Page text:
It’s a wager that began at the CJ Cup in South Korea at the start of the PGA Tour season last year. Anyone who holes out from over 50 yards gets $1,000. Anyone who makes a hole-in-one gets $5,000, and $10,000 is at stake for an albatross.
“I’m up $6,000,” Thomas said. It will be tough for Koepka to catch up with two tournaments to go unless he can make a hole-in-one or an albatross, which he did last year. Thomas seized control with the ace on the 16th hole of the final round at the Masters.
Golf gets its fourth version of men and women competing alongside each other with the ISPS Handa World Invitational Men-Women in Northern Ireland.
The Challenge Tour event in Europe will have a men’s and women’s field competing for equal prize money. It will be similar to the ISPS Handa Vic Open in Australia earlier this year with alternating tee times between men’s and women’s groups.
That means the winners of each tour will be determined moments apart.
The event will be played at Galgorm Castle and Massereene over two days, with a cut to the top 60 players for each, and then the leading 35 players from each side advancing to the final round at Galgorm Castle.
The European Tour had men and women competing together in the Golfsixes event in early June. The Challenge Tour also had the Jordan Mixed Open at the start of the year, a full field of men and women competing in the same event.
There was one other event that featured men and women on the same property this year. The European Tour played its Trophee Hassan II on the Red course at Royal Golf Dar Es Salam in Morocco, while the Ladies European Tour staged its Lalla Meryem Cup on the Blue course.
THE OTHER RORY
Rory Sabbatini had what he called an atrocious week hitting the ball at The Northern Trust, which lowered his odds of getting to East Lake. Even so, the fact he’s even talking about it shows he is getting closer to where he once was in golf.
Sabbatini is No. 45 in the FedEx Cup going into the BMW Championship, the first time he has reached this event since before surgery in May 2016 to get an artificial disk in his neck.
“I’m finally back to full strength,” Sabbatini said. “It took three years to recover from the nerve damage. From the neck to the shoulder down the arm is about 3 feet, and you gain an inch of regeneration a month of nerve. That’s three years.”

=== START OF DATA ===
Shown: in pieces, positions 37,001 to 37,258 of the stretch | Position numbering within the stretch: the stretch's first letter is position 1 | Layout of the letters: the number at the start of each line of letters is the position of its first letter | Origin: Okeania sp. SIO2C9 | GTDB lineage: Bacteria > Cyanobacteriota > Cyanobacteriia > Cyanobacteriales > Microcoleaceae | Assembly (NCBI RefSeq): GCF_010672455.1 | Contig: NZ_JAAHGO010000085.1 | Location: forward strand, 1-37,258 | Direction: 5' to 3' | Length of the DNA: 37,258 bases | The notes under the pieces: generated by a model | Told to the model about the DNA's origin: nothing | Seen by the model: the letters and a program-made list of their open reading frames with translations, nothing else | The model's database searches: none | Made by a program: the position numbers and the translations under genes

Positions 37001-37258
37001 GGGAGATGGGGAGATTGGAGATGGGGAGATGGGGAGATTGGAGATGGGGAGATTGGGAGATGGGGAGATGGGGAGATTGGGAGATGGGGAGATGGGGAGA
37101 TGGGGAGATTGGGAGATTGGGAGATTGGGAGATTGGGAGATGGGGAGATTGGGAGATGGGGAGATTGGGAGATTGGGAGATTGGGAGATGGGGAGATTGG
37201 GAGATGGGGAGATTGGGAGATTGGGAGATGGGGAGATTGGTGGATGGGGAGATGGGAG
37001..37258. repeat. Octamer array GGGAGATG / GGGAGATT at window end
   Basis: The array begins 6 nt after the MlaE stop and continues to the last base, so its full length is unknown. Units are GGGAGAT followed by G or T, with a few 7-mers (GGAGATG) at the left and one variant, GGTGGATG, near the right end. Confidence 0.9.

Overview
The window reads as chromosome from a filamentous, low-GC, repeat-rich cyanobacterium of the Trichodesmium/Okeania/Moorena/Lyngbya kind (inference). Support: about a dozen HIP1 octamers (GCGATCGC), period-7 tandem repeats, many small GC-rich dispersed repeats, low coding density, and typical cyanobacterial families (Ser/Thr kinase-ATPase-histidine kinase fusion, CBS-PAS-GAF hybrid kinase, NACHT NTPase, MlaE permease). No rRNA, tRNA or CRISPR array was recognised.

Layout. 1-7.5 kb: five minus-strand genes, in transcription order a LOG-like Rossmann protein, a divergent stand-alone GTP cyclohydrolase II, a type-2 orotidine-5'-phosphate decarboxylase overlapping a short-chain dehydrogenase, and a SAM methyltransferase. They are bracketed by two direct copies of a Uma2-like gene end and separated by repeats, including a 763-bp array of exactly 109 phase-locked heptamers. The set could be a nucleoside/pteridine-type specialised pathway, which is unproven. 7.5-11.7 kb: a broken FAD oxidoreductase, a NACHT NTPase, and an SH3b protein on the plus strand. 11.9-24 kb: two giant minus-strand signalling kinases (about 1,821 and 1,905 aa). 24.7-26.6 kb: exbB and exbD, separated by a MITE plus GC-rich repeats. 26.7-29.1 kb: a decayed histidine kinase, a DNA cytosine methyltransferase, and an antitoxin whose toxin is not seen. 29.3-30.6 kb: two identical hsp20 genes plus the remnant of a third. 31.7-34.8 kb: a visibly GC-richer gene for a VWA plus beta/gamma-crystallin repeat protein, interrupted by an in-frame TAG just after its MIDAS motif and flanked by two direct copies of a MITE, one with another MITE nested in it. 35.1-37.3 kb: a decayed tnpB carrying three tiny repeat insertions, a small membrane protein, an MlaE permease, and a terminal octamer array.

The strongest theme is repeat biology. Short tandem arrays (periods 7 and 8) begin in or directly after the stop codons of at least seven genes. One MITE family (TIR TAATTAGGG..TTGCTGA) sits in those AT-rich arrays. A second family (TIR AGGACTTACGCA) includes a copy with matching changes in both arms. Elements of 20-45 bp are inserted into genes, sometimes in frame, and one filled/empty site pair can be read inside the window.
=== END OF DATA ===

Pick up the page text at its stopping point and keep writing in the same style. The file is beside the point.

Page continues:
How did he manage to keep playing through the recovery?
“With a lot of frustration,” he said.
Sabbatini still managed to reach the FedEx Cup postseason the last two years, not advancing beyond the opening event. Now he’s thinking Tour Championship.
Because there is no purse at the Tour Championship — only the FedEx Cup bonus fund — Brooks Koepka has clinched the PGA Tour money title for the first time. The tour used to give the Arnold Palmer Award to the leading money winner, but decided this year to give the award to the rookie of the year. Koepka has just over $9.6 million this year. … Rory McIlroy’s average adjusted score is 69.062, narrowly ahead of Patrick Cantlay (69.170) and Webb Simpson (69.175). The winner gets the Vardon Trophy awarded by the PGA of America. … The Korn Ferry Tour has added a tournament to next year’s schedule. The Lake Charles Championship will be played at The Country Club at Golden Nugget in Lakes Charles, Louisiana, on March 26-29. The partnership is a five-year deal.
STAT OF THE WEEK
Phil Mickelson is the only player to reach the BMW Championship every year since the FedEx Cup began in 2007.
“It means the world to me. I’m living the dream. This is what I dreamt about when I was a little kid, and I couldn’t be luckier.” — Abraham Ancer, the runner-up at The Northern Trust, who earned a spot in the Tour Championship and will be the first Mexican to play in the Presidents Cup.